The impulse or signal supplied to the second flip-flop amplifier 9 is fed through a plurality of transistors and associated circuitry therein, explained hereinafter, to cause a single impulse signal to be supplied alternately to the respective odd or even grids of a second beam tube 10 such that the ten plates thereof are energized progressively one at a time each time the impulse or signal from the zero plate of the first Ibeam tube 7 transmits its aforesaid signal. Each plate of the second beam tube 10 is o connected to an individual associated transistor amplifier, shown in FIG. l as one amplifier 11 in block form, however, there are actually a plurality of individual amplifiers, as will be explained in connection with FIGS. 2 and 3.

Each time the zero 4plate of the second beam tube 10 is energized the signal supplied thereby is supplied to a transistor amplifier 12 which, in turn, operates to transmit a signal pulse to a third flip-flop 4amplifier 13 at a frequency corresponding to the frequency of energization of said zero plate of said second beam tube 10. The third flip-flop amplifier 13 operates in response to this supplie-d signal pulse such that the transistors, shown in FIG. 3, therein will alternately conduct each time a signal pulse is supplied thereto to thus supply alternately a current impulse to the odd and even plates of a third beam tube 14 in succession at a frequency corresponding to the input signal pulse to the flip-flop amplifier 13 which, in turn, corresponds to each time the zero plate of beam tube Was energized. A plurality of transistor amplifiers, shown in FIG. 3, represented herein in FIG. 1 by a single block 15 are connected respectively to each plate of the beam tube 14.

It can thus be seen that by energizing the ten plates of the beam tube 7 one at a time in accordance with an input signal of speed determined frequency supplied thereto by the frequency generator 4 for a time interval determined by the coding contacts and timing contacts of the timing device 2, the beam tube 7 becomes a unit counter; and by energizing the beam tube 10 one plate at a time in accordance with the frequency at which the zero plate of the beam tube 7 was energized (every tenth cycle), the beam tube 10 becomes a decade or ten counter; and by energizing the beam tube 14 one plate at a time in accordance with the frequency at which the zero plate of the beam tube 10 was energized (every tenth cycle), the beam tube 14 becomes a hundred counter.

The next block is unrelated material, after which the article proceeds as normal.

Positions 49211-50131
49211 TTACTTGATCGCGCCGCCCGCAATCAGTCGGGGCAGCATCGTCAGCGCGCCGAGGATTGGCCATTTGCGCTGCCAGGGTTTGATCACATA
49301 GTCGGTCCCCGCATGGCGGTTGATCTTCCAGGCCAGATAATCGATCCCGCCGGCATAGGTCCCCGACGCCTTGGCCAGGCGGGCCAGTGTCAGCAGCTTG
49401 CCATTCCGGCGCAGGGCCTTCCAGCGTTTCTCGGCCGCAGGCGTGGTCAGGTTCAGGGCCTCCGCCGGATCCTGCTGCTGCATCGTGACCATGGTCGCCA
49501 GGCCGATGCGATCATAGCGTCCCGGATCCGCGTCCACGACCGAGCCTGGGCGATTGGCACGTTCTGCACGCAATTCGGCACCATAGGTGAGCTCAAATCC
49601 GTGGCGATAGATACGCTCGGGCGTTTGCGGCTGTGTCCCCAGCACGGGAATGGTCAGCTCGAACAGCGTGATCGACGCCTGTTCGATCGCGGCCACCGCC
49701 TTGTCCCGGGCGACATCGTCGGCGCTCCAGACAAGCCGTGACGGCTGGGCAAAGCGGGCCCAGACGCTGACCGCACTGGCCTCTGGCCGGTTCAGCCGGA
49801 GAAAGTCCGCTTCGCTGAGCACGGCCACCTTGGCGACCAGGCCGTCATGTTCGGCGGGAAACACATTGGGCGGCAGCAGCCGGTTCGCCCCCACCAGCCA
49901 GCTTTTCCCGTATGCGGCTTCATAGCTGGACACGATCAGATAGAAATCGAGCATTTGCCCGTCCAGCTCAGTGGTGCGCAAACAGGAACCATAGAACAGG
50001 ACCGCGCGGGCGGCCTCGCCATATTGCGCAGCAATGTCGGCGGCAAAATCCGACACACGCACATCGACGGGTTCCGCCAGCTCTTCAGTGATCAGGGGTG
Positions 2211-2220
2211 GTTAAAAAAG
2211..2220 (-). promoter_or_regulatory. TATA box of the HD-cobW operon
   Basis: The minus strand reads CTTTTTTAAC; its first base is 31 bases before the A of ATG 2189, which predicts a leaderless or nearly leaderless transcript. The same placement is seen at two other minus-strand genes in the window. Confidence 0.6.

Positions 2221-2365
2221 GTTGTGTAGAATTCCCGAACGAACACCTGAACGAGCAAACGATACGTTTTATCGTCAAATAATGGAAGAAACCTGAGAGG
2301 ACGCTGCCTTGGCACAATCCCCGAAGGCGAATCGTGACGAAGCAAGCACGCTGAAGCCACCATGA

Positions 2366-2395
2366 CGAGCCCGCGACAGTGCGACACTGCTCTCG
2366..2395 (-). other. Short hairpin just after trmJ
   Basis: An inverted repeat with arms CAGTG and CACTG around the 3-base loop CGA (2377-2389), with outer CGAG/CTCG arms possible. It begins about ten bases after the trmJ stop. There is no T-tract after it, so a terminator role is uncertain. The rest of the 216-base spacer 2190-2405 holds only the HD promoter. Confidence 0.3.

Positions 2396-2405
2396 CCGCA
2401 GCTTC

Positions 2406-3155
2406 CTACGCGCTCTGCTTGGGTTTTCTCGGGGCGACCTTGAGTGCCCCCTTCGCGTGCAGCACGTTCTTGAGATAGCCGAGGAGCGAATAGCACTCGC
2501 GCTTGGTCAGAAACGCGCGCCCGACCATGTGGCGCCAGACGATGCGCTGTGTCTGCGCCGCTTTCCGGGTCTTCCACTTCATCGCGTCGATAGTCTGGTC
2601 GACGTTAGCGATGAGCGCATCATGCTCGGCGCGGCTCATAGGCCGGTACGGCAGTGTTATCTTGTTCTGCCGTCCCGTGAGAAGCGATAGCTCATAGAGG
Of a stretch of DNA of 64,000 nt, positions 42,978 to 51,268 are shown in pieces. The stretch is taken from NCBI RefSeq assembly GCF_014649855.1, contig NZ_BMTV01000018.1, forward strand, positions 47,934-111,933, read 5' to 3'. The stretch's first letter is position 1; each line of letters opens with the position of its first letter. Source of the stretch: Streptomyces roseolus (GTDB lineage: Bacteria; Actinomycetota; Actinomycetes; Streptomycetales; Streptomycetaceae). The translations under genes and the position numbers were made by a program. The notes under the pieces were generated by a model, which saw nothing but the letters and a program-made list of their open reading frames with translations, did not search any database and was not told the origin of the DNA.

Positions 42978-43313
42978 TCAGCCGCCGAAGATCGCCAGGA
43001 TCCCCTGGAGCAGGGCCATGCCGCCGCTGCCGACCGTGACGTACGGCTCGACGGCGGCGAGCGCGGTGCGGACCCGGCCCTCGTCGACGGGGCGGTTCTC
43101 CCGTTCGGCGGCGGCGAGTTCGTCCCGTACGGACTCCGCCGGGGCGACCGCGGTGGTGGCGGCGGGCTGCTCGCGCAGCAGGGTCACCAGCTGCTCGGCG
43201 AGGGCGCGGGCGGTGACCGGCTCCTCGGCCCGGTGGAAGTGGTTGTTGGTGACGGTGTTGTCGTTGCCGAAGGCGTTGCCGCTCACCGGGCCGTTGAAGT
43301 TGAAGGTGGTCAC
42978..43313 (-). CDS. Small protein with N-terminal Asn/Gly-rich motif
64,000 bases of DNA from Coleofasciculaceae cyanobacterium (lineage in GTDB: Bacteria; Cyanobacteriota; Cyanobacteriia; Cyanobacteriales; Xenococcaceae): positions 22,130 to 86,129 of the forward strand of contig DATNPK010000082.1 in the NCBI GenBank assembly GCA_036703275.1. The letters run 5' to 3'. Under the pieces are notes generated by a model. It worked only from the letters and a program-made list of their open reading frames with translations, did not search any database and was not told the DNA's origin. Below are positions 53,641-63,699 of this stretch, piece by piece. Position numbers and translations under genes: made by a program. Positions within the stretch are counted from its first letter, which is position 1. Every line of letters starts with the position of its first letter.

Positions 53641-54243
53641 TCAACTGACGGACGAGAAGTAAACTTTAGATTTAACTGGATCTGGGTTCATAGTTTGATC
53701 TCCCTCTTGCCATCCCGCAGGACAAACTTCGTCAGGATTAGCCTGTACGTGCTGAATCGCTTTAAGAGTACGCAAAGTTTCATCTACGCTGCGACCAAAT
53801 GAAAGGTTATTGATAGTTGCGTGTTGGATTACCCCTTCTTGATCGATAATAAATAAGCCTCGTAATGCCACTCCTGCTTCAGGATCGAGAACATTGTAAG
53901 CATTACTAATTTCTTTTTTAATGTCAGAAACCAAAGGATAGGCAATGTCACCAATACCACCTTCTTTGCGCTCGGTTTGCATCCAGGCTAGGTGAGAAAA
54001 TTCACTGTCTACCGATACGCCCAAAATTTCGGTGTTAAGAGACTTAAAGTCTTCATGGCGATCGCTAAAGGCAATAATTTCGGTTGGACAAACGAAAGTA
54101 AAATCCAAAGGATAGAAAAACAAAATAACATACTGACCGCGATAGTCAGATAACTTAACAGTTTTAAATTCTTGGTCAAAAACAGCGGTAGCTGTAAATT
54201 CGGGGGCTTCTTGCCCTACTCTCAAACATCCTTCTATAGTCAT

It should be noted herein that, if desired, still another circuitry including a ip-op amplifier and a beam tube could Ibe set in operation by a signal instigated by the zero plate of the beam tube 14 to become a thousand counter in a manner similar to that described with the tens and hundreds counters, however, such a possible circuitry is not necessary and therefore is not shown herein.

The output signal of the unit counter beam tube 7 is utilized to initiate and regulate the operation of the tens and hundreds counter beam tubes 10 and 14 in accordance with the train speed. The output signals of the tens and hundreds counter beam tubes 10 and 14 are supplied to their respective amplifier circuitry (shown in FIG. 1 as amplier blocks 11 and 15) which, in turn, selectively control operation of banks of relays shown in block form as 16 and 17 in FIG. l and in detail in later discussed drawings (FIGS. 2 and 3).

Operation of the relay banks 1-6 and 17 (as controlled by the count indicated by the beam tubes 10 and 14 to indicate vehicle speed) controls contacts (not shown in FIG. 1 but in FIGS. 2 and 3) to selectively energize logic circuitry (discussed hereinafter) on the locomotive, shown in block form in FIG. l as 18.

The logic circuits 18 include contact members (shown in FIGS. '4 and 5) which, in turn, are controlled by zone relays, shown in block form as 19 and 19a, which are operative responsive to wayside signals in certain speed zones to result in selective control of a particular one of a plurality of braking and propulsion control relays, shown in FIG. 1 as braking control relays 20, 21, 22, 23,24, 25 and 26 and propulsion control repeater relay 21R to control the propulsion an-d the braking of the train in accordance with the selected actual speed circuitry and the desired wayside circuitry in the logic circuitry 18.

Operation In order to obtain a detailed understanding of the present invention, it is necessary to assume one Speed requirement with one speed condition and trace the circuitry utilized in the operation resulting therefrom.